As you can see, I have now created my own pressure cooker. The mandatory lock down during Coronavirus Covid-19 has helped me take a step back and see just how high the pressure had gotten. And the time off from work was like unplugging the machine and slowly releasing the pressure valve. I started to calm down and ease into being home, instead of always being on the go. I started thinking about what was going to happen when we reopened. The longer I have been out of work, the farther behind schedule I get. Something needs to shift.

This gift of sobriety to me has shown me that I want more out of life than working myself to death. I have been fighting chronic back pain for most of my career in construction, which started in 2001. After missing a total of months of work being layed up, pain medications, muscle relaxers and physical therapy I finally took the next step. Last year, I started seeing a chiropractor. It helped slightly, but never gave me the relief that I really needed. But the thing that has helped my pain more than anything is the break from physical labor. Within a month, I was feeling better than I’ve felt in years. Of course this made me start wondering even more what things were going to look like when we reopened.

The thought of going back to a job that caused me so much physical pain for the last 19 years made me cringe. That’s when I started thinking outside the box of what I could do. Without a clear, sober mind and a forced break from work, I’m not sure I could have ever seen any other option than the only way I had ever known. That is exactly what has driven me to start this website and put it out to the universe for direction and help.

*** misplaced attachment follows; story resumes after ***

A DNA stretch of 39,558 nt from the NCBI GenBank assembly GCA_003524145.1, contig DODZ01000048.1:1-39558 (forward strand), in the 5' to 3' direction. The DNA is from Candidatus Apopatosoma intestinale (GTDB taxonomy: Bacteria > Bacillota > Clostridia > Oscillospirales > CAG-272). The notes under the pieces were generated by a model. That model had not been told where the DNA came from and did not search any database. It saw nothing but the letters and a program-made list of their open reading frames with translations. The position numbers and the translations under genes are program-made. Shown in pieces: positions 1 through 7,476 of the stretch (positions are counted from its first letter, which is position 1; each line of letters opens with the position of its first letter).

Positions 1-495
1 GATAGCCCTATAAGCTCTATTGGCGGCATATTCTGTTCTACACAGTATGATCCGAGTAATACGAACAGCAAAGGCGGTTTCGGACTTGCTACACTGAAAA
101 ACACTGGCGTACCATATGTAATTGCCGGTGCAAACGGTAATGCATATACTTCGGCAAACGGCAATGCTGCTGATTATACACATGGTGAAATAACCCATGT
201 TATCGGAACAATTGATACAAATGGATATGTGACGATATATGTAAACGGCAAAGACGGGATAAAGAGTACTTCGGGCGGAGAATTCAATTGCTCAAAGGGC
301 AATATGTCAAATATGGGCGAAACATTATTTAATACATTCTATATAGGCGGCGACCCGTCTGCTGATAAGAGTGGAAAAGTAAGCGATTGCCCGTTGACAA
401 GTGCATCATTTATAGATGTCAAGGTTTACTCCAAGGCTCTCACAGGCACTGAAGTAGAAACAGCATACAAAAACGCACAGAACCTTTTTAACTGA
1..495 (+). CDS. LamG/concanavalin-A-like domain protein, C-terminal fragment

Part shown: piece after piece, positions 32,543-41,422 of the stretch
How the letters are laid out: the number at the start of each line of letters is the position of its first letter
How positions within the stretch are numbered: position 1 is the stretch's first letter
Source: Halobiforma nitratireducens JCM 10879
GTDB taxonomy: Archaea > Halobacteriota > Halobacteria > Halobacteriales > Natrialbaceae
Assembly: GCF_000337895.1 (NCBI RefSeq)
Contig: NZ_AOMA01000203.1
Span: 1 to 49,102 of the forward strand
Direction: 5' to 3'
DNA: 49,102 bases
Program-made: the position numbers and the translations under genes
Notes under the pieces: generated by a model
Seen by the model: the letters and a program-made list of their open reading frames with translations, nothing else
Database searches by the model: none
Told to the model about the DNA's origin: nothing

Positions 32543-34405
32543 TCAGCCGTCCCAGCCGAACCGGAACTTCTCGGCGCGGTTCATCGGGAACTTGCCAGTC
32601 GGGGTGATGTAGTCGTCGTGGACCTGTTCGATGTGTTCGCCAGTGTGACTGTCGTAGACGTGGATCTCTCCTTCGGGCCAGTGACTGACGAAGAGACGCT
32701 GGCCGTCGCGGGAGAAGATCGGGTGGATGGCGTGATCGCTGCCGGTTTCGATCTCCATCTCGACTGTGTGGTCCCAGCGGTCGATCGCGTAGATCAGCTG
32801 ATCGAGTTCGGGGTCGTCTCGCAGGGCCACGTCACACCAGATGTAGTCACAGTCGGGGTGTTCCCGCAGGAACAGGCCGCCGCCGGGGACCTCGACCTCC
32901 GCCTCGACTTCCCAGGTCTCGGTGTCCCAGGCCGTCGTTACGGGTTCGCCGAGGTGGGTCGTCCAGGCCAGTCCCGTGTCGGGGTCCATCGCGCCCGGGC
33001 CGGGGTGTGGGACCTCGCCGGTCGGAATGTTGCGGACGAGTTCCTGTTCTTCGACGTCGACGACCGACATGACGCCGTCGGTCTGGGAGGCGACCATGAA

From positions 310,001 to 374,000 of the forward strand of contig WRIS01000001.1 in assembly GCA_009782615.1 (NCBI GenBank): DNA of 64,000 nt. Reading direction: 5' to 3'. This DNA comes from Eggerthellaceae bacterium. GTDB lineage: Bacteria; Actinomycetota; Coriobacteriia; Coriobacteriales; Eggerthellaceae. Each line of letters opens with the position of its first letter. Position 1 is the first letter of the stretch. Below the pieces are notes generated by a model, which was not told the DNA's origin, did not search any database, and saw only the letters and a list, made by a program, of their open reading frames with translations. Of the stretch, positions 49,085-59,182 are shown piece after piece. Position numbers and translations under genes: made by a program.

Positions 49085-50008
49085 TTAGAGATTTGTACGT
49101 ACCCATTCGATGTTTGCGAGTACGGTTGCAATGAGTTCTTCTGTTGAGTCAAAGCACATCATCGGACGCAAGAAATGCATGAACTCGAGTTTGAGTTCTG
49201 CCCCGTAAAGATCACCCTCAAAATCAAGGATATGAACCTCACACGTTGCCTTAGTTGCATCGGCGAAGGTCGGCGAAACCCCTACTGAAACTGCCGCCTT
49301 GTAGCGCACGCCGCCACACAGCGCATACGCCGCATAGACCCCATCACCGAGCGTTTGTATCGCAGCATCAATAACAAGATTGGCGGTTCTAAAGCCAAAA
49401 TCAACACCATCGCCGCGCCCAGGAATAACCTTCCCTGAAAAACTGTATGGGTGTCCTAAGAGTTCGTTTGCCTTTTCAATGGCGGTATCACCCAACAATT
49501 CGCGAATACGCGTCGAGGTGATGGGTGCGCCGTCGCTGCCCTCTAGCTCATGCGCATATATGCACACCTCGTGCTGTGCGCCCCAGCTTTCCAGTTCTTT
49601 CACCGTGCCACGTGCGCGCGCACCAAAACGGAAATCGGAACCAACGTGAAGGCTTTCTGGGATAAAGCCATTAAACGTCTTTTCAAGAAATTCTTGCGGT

If you are reading this, thank you for being here and supporting me through this journey. Some of my amazing customers, who are like family to me, have reached out somewhat concerned, and with good reason! Let me be clear. I don’t plan to close down my business and I tried to give that disclaimer in my proclamations. Apparently I didn’t do as good of a job with it as I had thought. I just plan to ask for more help in my business. Which has already transpired into me finding a professional tile installer to help me with my bathroom projects I have on the schedule and in progress. I will be outsourcing a lot of work to lessen my load. I hope to be able to shorten my 2 year list by asking for help from other professional tradesmen. I will be letting go of the reigns a little and overseeing the projects and making sure everything gets done properly. I will be hands on with everything along the way. I still plan to do all of the carpentry work, but give up the tile, drywall, painting and other things that I don’t need to be doing or don’t particularly enjoy. I have a great network of amazing guys who have helped me over the years, and I plan to build on that network to be able to be more efficient with my time.

If this actually frees up some of my time, I plan to use it pursuing my other interests such as the YouTube channels, writing the book and blogs, the podcast and whatever else pops up along the way. These new creative outlets have sparked so much joy and enthusiasm in me. While these ventures aren’t currently profitable, they definitely have potential to become income generating. At which point, if that becomes the case, I would then start to reevaluate my construction work. But I’m nowhere near there, yet.

I know that this trailed off from the sobriety thing somewhat, but in my mind it is right on topic. Without my sanity, I don’t have a chance of sobriety. And without sobriety, I don’t have peace and serenity. And a life without peace and serenity just isn’t appealing to me anymore.

Until next time,